Managing diamondback moths late in the season
- Eastern grainbelt
The number of diamondback moths (DBM) being captured in DPIRD traps are continuing to increase in the Geraldton, Eastern grainbelt, Albany and Esperance areas (see maps below).
DPIRD expects eggs are being laid in canola crops, which will lead to an increase in larvae numbers over the next couple of weeks.
The average number of DBM larvae numbers which were sweep netted at DPIRD traps sites in June, July and August are shown in the maps below:
As part of a GRDC-funded project on DBM surveillance DPIRD staff along with grower groups (Mingenew Irwin Group, West Midlands Group and Liebe Group) and SEAR are conducting widespread surveillance for DBM moths and larvae in focus crops during the season. 51 focus crops throughout the grainbelt are being monitored fortnightly throughout the season. As part of a national iMapPESTS project led by Hort Innovation looking at automated pest trapping, DPIRD has installed 17 Trapview automated wing traps to monitor DBM moth numbers. These traps complement the current manual trapping project.
If you are sweep netting canola crops for DBM caterpillars please use the PestFacts WA Reporter app to report and share your findings. It will help DPIRD’s DBM surveillance project team to determine how well the pheromone traps have worked in predicting outbreak risk and trigger crop protection programs before economic damage occurs.
DBM thresholds for control at late flowering (no moisture stress) are 100 or more per 10 sweeps and 150 to 200 caterpillars per 10 sweeps at pod maturation.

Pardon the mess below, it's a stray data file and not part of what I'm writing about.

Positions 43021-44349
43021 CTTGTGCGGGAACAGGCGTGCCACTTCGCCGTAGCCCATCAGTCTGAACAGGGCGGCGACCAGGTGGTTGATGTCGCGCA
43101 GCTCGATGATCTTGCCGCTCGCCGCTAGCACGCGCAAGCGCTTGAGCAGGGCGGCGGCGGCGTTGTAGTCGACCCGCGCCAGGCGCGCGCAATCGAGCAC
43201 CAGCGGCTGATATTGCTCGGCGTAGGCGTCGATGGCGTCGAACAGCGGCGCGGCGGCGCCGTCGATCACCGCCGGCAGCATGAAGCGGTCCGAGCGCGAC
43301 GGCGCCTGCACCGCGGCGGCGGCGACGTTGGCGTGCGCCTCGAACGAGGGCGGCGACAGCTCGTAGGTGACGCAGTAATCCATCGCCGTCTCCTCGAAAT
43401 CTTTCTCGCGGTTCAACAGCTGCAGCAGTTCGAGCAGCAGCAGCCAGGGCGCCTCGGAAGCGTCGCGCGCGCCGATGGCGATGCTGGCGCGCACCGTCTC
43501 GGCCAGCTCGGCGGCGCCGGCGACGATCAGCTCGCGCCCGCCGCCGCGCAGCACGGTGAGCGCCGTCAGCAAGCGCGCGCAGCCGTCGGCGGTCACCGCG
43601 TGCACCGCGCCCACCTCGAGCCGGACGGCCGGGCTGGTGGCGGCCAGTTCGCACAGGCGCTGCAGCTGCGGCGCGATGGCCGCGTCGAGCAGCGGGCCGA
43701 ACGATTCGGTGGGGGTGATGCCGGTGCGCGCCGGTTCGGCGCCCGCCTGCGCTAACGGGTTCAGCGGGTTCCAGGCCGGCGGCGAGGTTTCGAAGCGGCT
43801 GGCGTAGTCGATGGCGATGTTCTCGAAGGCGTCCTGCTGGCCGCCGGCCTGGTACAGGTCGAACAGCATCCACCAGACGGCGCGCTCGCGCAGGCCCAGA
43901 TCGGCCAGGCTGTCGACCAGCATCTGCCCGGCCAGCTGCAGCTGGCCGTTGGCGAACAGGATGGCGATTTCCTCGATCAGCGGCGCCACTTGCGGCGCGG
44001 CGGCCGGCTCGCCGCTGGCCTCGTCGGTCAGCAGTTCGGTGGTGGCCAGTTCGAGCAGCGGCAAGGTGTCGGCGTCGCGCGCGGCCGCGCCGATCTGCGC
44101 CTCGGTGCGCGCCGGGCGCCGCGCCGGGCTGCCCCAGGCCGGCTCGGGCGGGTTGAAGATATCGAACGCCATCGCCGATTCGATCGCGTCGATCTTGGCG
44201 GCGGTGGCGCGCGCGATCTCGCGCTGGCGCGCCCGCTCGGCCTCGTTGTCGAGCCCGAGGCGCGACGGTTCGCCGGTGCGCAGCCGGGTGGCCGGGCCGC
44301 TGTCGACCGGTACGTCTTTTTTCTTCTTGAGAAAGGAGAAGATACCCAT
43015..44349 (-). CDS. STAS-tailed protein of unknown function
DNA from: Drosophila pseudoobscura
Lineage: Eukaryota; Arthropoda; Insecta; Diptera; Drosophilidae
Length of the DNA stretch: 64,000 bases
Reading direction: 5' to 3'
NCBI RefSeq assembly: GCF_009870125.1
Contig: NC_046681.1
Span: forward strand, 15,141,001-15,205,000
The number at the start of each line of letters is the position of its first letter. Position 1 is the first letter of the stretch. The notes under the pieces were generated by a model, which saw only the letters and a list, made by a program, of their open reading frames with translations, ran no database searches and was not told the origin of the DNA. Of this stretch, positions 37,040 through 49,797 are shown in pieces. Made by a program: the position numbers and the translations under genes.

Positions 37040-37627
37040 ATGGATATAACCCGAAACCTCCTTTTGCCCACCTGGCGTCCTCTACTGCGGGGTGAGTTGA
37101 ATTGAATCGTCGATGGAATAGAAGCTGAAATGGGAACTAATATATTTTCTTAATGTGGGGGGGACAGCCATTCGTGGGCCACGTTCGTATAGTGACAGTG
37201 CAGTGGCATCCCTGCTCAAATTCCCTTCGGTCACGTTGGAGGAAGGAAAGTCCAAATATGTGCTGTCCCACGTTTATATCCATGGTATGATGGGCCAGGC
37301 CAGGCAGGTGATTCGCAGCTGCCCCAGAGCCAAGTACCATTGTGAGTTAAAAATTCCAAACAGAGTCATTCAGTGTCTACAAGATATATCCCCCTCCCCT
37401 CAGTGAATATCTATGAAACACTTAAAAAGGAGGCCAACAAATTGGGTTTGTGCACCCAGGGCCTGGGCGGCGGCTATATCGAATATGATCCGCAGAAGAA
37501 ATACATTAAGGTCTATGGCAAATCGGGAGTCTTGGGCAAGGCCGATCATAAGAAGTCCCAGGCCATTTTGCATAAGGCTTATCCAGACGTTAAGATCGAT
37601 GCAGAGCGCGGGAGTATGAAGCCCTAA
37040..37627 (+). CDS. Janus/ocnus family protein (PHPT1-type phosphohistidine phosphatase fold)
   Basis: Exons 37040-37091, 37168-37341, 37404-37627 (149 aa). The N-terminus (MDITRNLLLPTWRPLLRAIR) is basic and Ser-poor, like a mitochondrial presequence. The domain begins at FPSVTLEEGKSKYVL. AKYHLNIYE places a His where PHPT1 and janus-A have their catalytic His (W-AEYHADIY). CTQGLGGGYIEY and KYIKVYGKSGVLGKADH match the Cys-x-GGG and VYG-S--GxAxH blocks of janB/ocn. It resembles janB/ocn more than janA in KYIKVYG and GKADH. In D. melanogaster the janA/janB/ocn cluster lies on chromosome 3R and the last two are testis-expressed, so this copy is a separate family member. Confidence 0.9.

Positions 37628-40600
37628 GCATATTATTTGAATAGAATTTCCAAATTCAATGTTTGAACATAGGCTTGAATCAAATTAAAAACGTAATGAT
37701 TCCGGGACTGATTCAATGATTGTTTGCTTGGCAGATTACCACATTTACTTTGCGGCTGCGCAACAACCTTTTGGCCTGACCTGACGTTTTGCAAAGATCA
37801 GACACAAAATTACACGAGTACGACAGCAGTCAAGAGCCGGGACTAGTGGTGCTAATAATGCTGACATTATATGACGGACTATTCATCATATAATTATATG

Some other helpful tips to consider when sweep netting crops are:
- A high proportion of small grubs (less than 3mm) in a sample often indicates that numbers will increase further.
- Regular assessments of the number of grubs in the crop are required because the numbers can fluctuate and are just as likely to decrease as they are to increase at any stage throughout the growing season. Grub numbers may reduce in both cool, wet and windy conditions or fine and mild weather.
DPIRD research trials have showed that late season application of insecticide (especially multiple sprays) against DBM is less likely to result in a profitable outcome than early and mid-season pest control. This is mainly because DBM have less impact on yield once crops stop flowering. Visual surface grazing and scarring of pod walls and stems will occur from DBM caterpillars feeding in the late season and this may result in a minor reduction of grain filling capacity depending on the number of grubs, soil moisture levels and length of time to harvest. For this reason, the threshold of DBM numbers required to justify spraying will increase over time.
When checking crops with a sweep net be mindful that small native budworm caterpillars can easily be confused with DBM caterpillars in canola crops. DBM caterpillars are usually pale yellowish green and tapered at each end of their body, which grows to about 10mm long. They often wriggle rapidly when disturbed and will hang on a silken thread. Native budworm caterpillars are far more damaging as they grow to larger sizes (up to 40mm long) and will chew into the pods.
Farmers considering late applications of insecticides need to be mindful to adhere to label withholding periods prior to swathing/harvest. For more insecticide information refer to DPIRD’s 2022 winter spring insecticide guide.
For more DBM information refer to:
- DPIRD’s Diagnosing diamondback moth page
- GRDC's Diamondback moth fact sheet
- GRDC’s Managing diamondback moth video.
For more information contact Research scientist Svetlana Micic, Albany on +61 (0)8 9892 8591.
Article author: Svetlana Micic (DPIRD Albany).
Article input: Christiaan Valentine (DPIRD Northam) and Dustin Severtson (DPIRD Northam).